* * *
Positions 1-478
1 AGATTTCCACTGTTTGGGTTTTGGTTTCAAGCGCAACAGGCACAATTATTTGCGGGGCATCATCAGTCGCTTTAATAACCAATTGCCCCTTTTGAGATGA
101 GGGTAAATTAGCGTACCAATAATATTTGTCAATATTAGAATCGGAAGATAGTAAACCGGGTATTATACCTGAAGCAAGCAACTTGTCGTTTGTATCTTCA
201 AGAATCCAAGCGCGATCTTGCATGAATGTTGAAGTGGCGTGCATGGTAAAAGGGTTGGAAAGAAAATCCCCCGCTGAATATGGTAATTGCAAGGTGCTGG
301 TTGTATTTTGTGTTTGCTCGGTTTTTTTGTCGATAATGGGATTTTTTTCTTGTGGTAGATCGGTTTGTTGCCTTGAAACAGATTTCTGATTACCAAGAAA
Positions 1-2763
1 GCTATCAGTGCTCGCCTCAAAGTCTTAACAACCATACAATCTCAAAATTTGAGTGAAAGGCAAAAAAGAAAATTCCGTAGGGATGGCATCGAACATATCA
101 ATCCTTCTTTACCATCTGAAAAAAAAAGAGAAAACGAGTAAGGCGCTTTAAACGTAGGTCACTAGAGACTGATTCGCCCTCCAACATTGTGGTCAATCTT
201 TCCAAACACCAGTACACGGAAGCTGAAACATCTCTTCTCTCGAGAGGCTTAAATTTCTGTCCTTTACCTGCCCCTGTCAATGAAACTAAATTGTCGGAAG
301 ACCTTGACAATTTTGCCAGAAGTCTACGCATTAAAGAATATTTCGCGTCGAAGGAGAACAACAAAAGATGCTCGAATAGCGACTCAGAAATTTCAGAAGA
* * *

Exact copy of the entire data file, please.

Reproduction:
Positions 1-478
1 AGATTTCCACTGTTTGGGTTTTGGTTTCAAGCGCAACAGGCACAATTATTTGCGGGGCATCATCAGTCGCTTTAATAACCAATTGCCCCTTTTGAGATGA
101 GGGTAAATTAGCGTACCAATAATATTTGTCAATATTAGAATCGGAAGATAGTAAACCGGGTATTATACCTGAAGCAAGCAACTTGTCGTTTGTATCTTCA
201 AGAATCCAAGCGCGATCTTGCATGAATGTTGAAGTGGCGTGCATGGTAAAAGGGTTGGAAAGAAAATCCCCCGCTGAATATGGTAATTGCAAGGTGCTGG
301 TTGTATTTTGTGTTTGCTCGGTTTTTTTGTCGATAATGGGATTTTTTTCTTGTGGTAGATCGGTTTGTTGCCTTGAAACAGATTTCTGATTACCAAGAAA
Positions 1-2763
1 GCTATCAGTGCTCGCCTCAAAGTCTTAACAACCATACAATCTCAAAATTTGAGTGAAAGGCAAAAAAGAAAATTCCGTAGGGATGGCATCGAACATATCA
101 ATCCTTCTTTACCATCTGAAAAAAAAAGAGAAAACGAGTAAGGCGCTTTAAACGTAGGTCACTAGAGACTGATTCGCCCTCCAACATTGTGGTCAATCTT
201 TCCAAACACCAGTACACGGAAGCTGAAACATCTCTTCTCTCGAGAGGCTTAAATTTCTGTCCTTTACCTGCCCCTGTCAATGAAACTAAATTGTCGGAAG
301 ACCTTGACAATTTTGCCAGAAGTCTACGCATTAAAGAATATTTCGCGTCGAAGGAGAACAACAAAAGATGCTCGAATAGCGACTCAGAAATTTCAGAAGA